Back to James Creek today, back to the water and the trees, the stones and the moss, the glittering leaves and the ragged banks against the gurgling rush of the stream.
We went back because we had gotten a rather late start, and since we’ve not found any other place along a stream or river that we would like to return to, we went where we knew to go. Our surprise(?!), you can imagine, when we turned in onto Left Hand Canyon and drove into the extensive reconstruction of the road along the creek. The pullout where we used to park is now under twelve or more feet of soil, being used as a staging area for the spoils and the fill that are needed to rebuild the road up to James Town*.
Without any other viable options, we parked close by, and walked from there to where we used to go. The spot is still there, but now under a foot of water. No sandy beach, no place to spread out and laze about. I am not sure if the water is just higher due to greater flows, or if the roadwork which has changed the profile of the bank and narrowing the stream is artificially raising the water level. In either case, we continued tromping down the bank, not much further, and found a sweet gravel bar just below a large fallen tree. It was a little island in the stream that split the flow of water – just perfectly sized for us.
It was already late afternoon, Rumi had a pretty rough day (molars coming in like freight trains), so our time was relatively short. Short, but sweet none the less: we snacked, built a fort from river-rocks, took pictures, and generally enjoyed the feeling of being (almost) out in the middle of nowhere in particular, with not much of anything immediately around us… just the three of us, our two dogs, and a whole lot of clear cold water, forest, mountains, and the ever present breeze and sunlight through the trees.
This is where I go to experience communion*, with my own spirit, with the spirits of those I love, with the spirits of those I’ve lost, with the spirit of this place I dwell in. Being unclothed out in nature lets me get skin to skin with the place I am in, and learn in an immediate and tactile way how it, and I, are doing. Is it cold, am I cold? Is it clean, do I stay clean? Is it aggressive, is it soft, am I getting little injuries, am I navigating the landscape without getting hurt? Are there biting or stinging insects, am I on the dinner menu, am I a threat? Is it quiet (nature is mostly quiet – and when it’s not, it is always for a great reason!) . .. and on. This is the means to strip away (literally) all of the encumbrances of our lives as part of a large social web – and to be just ourselves, the nuclear family, alone and left to our wits in the kind of place which we have inhabited since inception*. It is like going to church, there to be subsumed into something larger than oneself, finding reverence, beauty, and a primal sort of biological grounding via place. It is a way to sit before the grandeur of Life, and allow that more or less undisturbed presence shape our own being and experiences. It is to be unprotected before the Universe, and rejoicing in finding that we fit right into it.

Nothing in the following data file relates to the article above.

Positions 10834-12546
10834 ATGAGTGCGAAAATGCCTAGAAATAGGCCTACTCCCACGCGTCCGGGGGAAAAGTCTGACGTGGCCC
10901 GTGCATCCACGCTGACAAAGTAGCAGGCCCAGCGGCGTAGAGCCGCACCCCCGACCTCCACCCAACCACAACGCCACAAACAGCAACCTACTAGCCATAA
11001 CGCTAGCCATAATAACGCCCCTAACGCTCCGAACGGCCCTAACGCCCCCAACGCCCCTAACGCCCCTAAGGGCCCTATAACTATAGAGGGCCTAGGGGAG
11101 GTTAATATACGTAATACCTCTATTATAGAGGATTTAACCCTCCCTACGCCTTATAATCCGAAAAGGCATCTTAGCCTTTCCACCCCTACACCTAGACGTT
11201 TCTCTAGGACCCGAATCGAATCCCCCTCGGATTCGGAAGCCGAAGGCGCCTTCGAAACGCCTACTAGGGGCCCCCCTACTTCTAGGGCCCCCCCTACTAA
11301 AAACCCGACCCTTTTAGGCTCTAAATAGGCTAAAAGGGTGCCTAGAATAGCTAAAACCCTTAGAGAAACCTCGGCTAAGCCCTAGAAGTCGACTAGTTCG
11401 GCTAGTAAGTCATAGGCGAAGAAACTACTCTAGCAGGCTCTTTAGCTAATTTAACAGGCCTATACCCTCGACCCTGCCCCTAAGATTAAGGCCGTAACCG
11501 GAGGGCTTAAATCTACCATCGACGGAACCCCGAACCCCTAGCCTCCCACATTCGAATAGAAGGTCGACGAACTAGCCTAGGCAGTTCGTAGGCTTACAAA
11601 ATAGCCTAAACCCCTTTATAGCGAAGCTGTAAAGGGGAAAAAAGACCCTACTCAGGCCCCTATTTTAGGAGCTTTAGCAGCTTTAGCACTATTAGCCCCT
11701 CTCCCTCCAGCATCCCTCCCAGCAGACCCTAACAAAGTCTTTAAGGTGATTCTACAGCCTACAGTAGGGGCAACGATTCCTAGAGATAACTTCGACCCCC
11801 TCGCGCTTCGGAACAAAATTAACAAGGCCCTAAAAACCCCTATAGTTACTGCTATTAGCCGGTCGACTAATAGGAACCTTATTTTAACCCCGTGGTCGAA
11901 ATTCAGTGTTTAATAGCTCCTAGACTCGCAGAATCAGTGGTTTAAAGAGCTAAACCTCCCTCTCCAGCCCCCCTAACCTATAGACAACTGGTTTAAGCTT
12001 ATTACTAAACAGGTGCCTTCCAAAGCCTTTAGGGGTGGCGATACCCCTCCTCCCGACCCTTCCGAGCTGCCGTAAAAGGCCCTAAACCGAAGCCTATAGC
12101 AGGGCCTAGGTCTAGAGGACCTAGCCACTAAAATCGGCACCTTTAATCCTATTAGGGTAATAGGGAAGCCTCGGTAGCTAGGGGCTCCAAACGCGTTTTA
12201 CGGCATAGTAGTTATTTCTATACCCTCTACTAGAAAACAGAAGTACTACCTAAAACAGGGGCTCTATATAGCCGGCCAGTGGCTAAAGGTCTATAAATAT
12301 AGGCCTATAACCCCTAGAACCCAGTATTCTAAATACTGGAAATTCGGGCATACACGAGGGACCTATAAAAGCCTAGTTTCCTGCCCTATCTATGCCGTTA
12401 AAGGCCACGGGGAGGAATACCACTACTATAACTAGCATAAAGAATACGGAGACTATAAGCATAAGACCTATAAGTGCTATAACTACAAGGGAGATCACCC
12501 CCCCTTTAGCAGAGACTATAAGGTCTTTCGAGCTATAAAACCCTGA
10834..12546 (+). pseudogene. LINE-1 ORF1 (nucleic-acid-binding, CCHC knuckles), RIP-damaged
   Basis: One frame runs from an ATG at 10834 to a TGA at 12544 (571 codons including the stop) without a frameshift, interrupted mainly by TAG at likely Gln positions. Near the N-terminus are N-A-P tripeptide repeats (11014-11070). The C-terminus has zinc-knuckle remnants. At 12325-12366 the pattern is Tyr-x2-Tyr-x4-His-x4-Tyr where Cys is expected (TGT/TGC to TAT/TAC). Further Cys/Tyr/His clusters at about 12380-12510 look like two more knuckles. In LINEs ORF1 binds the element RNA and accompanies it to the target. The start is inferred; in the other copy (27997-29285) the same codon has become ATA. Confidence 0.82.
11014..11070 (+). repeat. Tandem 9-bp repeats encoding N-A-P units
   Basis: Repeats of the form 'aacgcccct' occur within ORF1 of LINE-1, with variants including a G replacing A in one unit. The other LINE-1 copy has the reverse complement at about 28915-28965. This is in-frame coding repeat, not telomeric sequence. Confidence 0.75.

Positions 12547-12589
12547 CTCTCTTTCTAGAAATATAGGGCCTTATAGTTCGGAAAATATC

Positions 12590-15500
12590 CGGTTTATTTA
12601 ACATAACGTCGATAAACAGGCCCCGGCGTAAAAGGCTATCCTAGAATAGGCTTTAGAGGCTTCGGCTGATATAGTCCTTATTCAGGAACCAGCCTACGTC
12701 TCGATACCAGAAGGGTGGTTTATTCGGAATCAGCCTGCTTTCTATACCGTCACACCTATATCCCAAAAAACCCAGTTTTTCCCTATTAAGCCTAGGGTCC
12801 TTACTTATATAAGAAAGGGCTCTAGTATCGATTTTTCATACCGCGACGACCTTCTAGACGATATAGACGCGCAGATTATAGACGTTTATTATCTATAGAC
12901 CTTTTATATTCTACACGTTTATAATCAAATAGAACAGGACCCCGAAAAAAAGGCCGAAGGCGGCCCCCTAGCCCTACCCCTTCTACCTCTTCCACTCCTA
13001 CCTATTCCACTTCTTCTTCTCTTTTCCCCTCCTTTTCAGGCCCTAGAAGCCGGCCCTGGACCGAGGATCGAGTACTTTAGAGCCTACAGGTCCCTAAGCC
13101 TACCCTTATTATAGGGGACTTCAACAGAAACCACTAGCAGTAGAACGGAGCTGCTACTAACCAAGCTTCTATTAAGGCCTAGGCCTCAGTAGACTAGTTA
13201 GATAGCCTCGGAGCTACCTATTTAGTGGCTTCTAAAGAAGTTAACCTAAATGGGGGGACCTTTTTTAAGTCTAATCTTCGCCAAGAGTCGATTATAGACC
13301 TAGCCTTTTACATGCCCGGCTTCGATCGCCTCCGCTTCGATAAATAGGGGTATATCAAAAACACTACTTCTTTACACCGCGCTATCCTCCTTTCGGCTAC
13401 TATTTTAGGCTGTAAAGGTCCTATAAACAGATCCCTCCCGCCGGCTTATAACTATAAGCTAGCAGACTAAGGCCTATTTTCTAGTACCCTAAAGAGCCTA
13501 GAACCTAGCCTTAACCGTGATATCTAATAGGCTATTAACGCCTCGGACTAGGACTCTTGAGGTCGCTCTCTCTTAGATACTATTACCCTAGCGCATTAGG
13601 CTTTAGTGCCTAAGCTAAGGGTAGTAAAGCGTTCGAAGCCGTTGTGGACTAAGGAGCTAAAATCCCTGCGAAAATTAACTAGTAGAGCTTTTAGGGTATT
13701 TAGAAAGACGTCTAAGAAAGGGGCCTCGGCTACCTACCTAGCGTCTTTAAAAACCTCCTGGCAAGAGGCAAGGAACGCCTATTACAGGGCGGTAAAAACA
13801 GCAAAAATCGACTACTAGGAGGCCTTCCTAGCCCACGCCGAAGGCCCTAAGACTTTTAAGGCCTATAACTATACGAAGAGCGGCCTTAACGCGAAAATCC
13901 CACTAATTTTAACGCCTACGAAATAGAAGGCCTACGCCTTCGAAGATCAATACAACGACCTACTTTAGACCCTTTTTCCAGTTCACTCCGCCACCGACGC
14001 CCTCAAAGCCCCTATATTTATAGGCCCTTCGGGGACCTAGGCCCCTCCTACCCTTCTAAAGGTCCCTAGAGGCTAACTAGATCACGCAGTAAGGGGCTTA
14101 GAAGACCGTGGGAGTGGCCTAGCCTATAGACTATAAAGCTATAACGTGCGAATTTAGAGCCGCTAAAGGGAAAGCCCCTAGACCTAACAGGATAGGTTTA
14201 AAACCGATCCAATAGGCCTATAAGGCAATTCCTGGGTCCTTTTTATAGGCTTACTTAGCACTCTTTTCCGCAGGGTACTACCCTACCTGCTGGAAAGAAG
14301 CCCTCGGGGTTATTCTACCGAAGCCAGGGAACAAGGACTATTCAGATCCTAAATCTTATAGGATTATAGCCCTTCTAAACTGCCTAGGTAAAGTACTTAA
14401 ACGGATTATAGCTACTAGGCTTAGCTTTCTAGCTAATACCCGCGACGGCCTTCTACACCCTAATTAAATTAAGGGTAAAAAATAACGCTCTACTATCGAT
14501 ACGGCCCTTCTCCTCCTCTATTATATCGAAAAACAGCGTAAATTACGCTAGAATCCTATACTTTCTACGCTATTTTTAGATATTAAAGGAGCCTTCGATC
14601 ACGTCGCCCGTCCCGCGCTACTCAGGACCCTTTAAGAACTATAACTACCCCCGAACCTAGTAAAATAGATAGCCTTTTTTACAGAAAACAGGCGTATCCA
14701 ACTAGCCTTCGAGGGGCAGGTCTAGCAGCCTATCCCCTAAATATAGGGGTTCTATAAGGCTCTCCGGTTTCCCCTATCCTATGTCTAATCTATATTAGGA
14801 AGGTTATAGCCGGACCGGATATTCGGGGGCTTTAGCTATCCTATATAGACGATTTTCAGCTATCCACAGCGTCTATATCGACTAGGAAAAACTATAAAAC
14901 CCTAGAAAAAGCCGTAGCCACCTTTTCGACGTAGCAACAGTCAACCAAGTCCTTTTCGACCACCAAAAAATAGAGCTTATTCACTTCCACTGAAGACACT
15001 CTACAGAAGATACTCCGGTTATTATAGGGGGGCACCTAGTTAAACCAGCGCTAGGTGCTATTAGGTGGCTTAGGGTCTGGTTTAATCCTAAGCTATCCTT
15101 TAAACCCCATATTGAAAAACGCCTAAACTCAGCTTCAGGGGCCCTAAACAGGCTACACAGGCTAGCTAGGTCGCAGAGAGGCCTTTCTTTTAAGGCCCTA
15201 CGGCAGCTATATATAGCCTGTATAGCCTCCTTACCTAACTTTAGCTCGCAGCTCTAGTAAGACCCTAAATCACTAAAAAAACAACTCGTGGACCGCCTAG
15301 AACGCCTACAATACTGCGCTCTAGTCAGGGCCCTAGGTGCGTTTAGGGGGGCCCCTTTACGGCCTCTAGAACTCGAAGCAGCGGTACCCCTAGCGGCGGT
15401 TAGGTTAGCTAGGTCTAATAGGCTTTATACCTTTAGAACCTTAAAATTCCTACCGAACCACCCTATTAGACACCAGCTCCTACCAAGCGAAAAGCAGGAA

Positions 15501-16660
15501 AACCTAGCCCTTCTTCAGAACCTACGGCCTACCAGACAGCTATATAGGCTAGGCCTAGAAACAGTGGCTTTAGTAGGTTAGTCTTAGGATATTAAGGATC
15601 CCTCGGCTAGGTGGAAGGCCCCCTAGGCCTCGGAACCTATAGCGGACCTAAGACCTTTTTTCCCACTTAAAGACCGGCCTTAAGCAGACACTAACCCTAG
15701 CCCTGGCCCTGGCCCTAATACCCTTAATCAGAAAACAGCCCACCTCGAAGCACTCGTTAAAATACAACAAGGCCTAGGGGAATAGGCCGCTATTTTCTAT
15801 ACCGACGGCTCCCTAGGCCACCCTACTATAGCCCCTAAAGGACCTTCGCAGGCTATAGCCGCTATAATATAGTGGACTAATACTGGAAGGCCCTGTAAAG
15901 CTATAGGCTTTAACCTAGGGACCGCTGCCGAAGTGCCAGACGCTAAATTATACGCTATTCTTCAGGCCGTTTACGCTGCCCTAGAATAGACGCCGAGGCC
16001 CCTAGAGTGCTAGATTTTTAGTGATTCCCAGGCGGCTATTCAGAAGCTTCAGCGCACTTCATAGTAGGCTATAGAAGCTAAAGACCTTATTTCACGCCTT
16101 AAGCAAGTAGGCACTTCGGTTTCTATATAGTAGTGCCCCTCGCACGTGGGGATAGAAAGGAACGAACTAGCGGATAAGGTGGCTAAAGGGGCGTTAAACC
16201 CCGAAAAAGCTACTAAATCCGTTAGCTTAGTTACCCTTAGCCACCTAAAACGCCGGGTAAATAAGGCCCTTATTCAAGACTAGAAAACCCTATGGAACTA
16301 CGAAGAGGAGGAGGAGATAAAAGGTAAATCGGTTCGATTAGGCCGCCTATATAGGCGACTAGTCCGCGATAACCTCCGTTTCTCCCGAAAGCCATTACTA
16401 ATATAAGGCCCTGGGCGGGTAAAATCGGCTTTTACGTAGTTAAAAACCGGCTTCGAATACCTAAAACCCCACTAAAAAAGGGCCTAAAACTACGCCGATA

I am ever dumbfounded that of all the people in this world, I’d find and marry and have a child with the only other person I know (personally) who engages with their natural environment in this way. I so very grateful that Roxanne shares this sense of communion with me, it is, as an endeavor, a very large and meaningful part of our Love Story.
* Not this, as in this place, but “places like this”.
* The road was severely damaged in the Flood of 2013.
* I would not shy away from saying this is a rather rosy way to put this. Denis Dutton has a great TED talk on a related tangent.